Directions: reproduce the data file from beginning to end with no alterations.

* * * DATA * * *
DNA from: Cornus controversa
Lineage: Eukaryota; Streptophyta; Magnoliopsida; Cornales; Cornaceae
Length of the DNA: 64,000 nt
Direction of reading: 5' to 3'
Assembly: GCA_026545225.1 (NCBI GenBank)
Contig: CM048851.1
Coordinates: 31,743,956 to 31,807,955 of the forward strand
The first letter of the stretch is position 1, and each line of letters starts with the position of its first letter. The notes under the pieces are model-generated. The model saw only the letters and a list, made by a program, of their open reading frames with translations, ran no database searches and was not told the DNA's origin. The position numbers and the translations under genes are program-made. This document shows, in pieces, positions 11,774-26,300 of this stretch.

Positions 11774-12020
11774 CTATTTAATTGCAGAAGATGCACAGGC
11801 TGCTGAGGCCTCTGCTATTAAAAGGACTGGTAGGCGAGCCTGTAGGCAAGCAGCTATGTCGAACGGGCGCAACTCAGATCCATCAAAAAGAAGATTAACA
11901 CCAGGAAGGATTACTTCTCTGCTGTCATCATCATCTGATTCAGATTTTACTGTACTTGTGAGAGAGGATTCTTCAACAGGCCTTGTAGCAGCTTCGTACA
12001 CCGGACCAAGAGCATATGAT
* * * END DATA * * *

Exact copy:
DNA from: Cornus controversa
Lineage: Eukaryota; Streptophyta; Magnoliopsida; Cornales; Cornaceae
Length of the DNA: 64,000 nt
Direction of reading: 5' to 3'
Assembly: GCA_026545225.1 (NCBI GenBank)
Contig: CM048851.1
Coordinates: 31,743,956 to 31,807,955 of the forward strand
The first letter of the stretch is position 1, and each line of letters starts with the position of its first letter. The notes under the pieces are model-generated. The model saw only the letters and a list, made by a program, of their open reading frames with translations, ran no database searches and was not told the DNA's origin. The position numbers and the translations under genes are program-made. This document shows, in pieces, positions 11,774-26,300 of this stretch.

Positions 11774-12020
11774 CTATTTAATTGCAGAAGATGCACAGGC
11801 TGCTGAGGCCTCTGCTATTAAAAGGACTGGTAGGCGAGCCTGTAGGCAAGCAGCTATGTCGAACGGGCGCAACTCAGATCCATCAAAAAGAAGATTAACA
11901 CCAGGAAGGATTACTTCTCTGCTGTCATCATCATCTGATTCAGATTTTACTGTACTTGTGAGAGAGGATTCTTCAACAGGCCTTGTAGCAGCTTCGTACA
12001 CCGGACCAAGAGCATATGAT